Risk factors for children
Here are a few risk factors that will increase the likelihood of auditory neuropathy in children:
- Other neurological conditions
- Preterm or premature birth
- A lack of oxygen during birth or before labor begins
- A low birth weight
- Liver disorders that lead to jaundice (a yellow appearance to the skin)
- An abundance of bilirubin in the blood (bilirubin is a normal byproduct of red blood cell breakdown)
Risk factors for adults
Here are some auditory neuropathy risk factors for adults:
- auditory neuropathy and other hearing conditions that run in the family
- Immune diseases of various kinds
- Some medications (specifically incorrect use of medications that can cause hearing issues)
- Mumps and other distinct infectious diseases
In general, it’s a good plan to limit these risks as much as you can. If risk factors are there, it may be a good idea to schedule regular screenings with us.
How is auditory neuropathy diagnosed?
During a normal hearing assessment, you’ll most likely be given a set of headphones and be told to raise your hand when you hear a tone. When you’re dealing with auditory neuropathy, that test will be of extremely limited use.
One of the following two tests will typically be used instead:
- Otoacoustic emissions (OAE) test: The response of your inner ear and cochlea to stimuli will be tested with this diagnostic. A little microphone is placed just inside your ear canal. Then, we will play a series of tones and clicks. Then your inner ear will be assessed to see how it responds. The data will help determine whether the inner ear is the problem.
- Auditory brainstem response (ABR) test: During the course of this diagnostic test, you’ll have specialized electrodes attached to certain places on your head and scalp. This test isn’t painful or uncomfortable in any way so don’t be concerned. These electrodes measure your brainwaves, with particular attention to how those brainwaves respond to sound. Whether you’re experiencing sensorineural hearing loss (outer ear) or auditory neuropathy (inner ear) will be determined by the quality of your brainwaves.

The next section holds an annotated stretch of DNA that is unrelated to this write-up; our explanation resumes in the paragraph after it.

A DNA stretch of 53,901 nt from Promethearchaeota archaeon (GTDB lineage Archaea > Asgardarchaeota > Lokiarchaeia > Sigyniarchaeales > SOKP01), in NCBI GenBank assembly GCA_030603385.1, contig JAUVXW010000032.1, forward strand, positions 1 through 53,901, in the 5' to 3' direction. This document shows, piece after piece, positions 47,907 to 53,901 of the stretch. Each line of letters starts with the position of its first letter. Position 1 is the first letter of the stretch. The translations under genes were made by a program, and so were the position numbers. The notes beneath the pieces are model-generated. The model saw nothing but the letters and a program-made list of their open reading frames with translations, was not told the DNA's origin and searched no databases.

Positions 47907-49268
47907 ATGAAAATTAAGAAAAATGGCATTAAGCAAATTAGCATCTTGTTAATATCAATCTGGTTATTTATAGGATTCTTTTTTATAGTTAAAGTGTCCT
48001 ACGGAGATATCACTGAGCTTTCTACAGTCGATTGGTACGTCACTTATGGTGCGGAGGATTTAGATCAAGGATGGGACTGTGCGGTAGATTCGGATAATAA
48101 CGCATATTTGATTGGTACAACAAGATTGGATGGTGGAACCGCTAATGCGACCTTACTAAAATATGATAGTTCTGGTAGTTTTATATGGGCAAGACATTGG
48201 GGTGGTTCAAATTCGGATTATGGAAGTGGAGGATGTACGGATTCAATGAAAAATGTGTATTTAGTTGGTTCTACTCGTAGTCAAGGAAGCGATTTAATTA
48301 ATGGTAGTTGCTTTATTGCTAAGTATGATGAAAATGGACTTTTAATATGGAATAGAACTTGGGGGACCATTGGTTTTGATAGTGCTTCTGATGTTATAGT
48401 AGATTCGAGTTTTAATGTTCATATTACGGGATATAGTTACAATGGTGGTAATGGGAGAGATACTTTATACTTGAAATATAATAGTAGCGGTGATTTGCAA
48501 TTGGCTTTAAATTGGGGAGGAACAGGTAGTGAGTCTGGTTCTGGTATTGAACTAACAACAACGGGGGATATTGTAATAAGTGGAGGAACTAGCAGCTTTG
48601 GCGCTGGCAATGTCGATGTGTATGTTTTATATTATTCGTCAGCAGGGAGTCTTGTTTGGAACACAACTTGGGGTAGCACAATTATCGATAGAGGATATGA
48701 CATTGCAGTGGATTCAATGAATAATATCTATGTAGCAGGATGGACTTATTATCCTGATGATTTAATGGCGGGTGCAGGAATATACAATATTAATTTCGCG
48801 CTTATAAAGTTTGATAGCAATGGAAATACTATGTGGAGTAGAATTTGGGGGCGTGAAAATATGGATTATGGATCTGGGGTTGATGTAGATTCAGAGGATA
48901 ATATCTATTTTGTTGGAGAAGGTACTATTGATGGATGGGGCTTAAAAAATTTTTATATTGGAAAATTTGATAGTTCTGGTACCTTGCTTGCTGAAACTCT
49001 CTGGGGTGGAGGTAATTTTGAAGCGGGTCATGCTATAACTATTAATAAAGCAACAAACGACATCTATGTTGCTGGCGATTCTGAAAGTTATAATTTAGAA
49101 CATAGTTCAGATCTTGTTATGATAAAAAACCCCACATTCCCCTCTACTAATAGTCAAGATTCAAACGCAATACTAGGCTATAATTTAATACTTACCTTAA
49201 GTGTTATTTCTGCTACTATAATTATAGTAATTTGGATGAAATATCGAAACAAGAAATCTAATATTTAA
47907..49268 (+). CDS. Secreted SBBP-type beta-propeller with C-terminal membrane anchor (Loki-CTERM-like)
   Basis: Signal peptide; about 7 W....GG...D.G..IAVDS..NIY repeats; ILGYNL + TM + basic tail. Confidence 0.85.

Diagnosing your auditory neuropathy will be much more effective once we run the appropriate tests.
Is there treatment for auditory neuropathy?
So, in the same way as you bring your car to the mechanic to get it fixed, you can bring your ears to us for treatment! Auditory neuropathy generally has no cure. But this condition can be treated in a few possible ways.
- Hearing aids: In some moderate cases, hearing aids will be able to provide the necessary sound amplification to help you hear better, even with auditory neuropathy. Hearing aids will be an adequate option for some people. But because volume isn’t usually the issue, this isn’t usually the situation. As a result, hearing aids are usually coupled with other therapy and treatment options.
- Cochlear implant: Hearing aids won’t be able to solve the problem for most individuals. In these cases, a cochlear implant might be necessary. This implant, basically, takes the signals from your inner ear and conveys them directly to your brain. They’re pretty amazing! (And you can watch many YouTube videos of them working for patients.)
- Frequency modulation: In some cases, it’s possible to hear better by boosting or reducing certain frequencies. That’s what happens with a technology known as frequency modulation. Basically, highly customized hearing aids are utilized in this approach.
- Communication skills training: Communication skills training can be put together with any combination of these treatments if needed. This will allow you to work with whatever level of hearing you have to communicate better.
It’s best to get treatment as soon as you can
Getting your condition treated promptly will, as with any hearing condition, produce better outcomes.
So if you think you have auditory neuropathy, or even just regular old hearing loss, it’s important to get treatment as soon as possible. You’ll be able to go back to hearing better and enjoying your life after you schedule an appointment and get treated. This can be extremely critical for children, who experience a great deal of cognitive development and linguistic expansion during their early years.